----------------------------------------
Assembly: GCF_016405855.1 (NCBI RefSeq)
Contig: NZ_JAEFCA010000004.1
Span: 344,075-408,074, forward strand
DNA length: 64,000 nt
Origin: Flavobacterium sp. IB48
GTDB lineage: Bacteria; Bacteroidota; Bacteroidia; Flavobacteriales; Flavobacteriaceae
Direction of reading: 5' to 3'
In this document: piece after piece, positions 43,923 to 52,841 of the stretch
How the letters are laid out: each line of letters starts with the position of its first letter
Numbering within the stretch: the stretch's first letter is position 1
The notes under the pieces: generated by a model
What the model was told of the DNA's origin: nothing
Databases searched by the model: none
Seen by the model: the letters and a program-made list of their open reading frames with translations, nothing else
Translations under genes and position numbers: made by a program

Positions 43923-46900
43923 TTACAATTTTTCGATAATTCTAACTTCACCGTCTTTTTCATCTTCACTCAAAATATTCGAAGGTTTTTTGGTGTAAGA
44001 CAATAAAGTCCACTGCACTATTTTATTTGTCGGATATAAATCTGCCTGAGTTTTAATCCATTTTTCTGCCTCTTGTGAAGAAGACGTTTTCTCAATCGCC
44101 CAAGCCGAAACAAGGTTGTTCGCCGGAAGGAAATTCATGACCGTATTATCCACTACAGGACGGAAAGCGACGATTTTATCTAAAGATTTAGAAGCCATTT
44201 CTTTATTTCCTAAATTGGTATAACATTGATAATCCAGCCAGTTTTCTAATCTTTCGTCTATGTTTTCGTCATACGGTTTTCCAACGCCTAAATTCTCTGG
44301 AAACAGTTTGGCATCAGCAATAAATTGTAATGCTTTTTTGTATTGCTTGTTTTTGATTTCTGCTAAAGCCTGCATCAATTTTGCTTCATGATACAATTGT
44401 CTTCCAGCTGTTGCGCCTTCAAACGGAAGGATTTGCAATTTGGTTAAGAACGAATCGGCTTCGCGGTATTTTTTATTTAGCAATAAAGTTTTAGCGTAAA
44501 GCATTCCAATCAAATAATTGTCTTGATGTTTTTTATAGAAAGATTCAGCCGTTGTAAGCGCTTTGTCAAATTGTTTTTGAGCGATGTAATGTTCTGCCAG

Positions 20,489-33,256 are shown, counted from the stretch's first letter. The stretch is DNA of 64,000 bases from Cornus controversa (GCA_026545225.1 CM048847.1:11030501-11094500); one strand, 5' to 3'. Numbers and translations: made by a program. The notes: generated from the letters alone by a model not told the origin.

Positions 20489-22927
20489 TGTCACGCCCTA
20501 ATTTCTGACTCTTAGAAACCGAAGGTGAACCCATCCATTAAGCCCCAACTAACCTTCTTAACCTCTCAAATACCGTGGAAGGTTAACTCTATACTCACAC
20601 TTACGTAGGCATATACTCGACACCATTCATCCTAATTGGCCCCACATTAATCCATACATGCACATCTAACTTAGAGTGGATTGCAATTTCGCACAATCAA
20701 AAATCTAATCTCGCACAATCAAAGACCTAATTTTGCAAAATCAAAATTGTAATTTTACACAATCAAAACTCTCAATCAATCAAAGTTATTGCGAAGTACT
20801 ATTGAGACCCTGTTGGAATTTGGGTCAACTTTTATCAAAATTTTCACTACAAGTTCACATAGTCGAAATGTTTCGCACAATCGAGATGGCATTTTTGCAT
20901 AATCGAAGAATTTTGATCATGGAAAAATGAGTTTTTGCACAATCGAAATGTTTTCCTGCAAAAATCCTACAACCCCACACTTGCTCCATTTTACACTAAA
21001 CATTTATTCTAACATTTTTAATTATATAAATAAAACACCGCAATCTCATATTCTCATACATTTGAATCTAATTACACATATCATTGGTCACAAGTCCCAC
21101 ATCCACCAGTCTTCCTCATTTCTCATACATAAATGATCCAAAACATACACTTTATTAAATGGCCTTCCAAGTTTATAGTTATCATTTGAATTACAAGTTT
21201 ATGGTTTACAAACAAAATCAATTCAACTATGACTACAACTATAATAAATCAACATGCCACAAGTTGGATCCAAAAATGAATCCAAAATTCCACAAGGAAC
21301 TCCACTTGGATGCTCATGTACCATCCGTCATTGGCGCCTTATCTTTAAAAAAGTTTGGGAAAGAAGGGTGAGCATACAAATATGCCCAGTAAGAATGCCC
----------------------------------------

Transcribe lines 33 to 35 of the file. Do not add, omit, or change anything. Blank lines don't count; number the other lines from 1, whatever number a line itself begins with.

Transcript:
21101 ATCCACCAGTCTTCCTCATTTCTCATACATAAATGATCCAAAACATACACTTTATTAAATGGCCTTCCAAGTTTATAGTTATCATTTGAATTACAAGTTT
21201 ATGGTTTACAAACAAAATCAATTCAACTATGACTACAACTATAATAAATCAACATGCCACAAGTTGGATCCAAAAATGAATCCAAAATTCCACAAGGAAC
21301 TCCACTTGGATGCTCATGTACCATCCGTCATTGGCGCCTTATCTTTAAAAAAGTTTGGGAAAGAAGGGTGAGCATACAAATATGCCCAGTAAGAATGCCC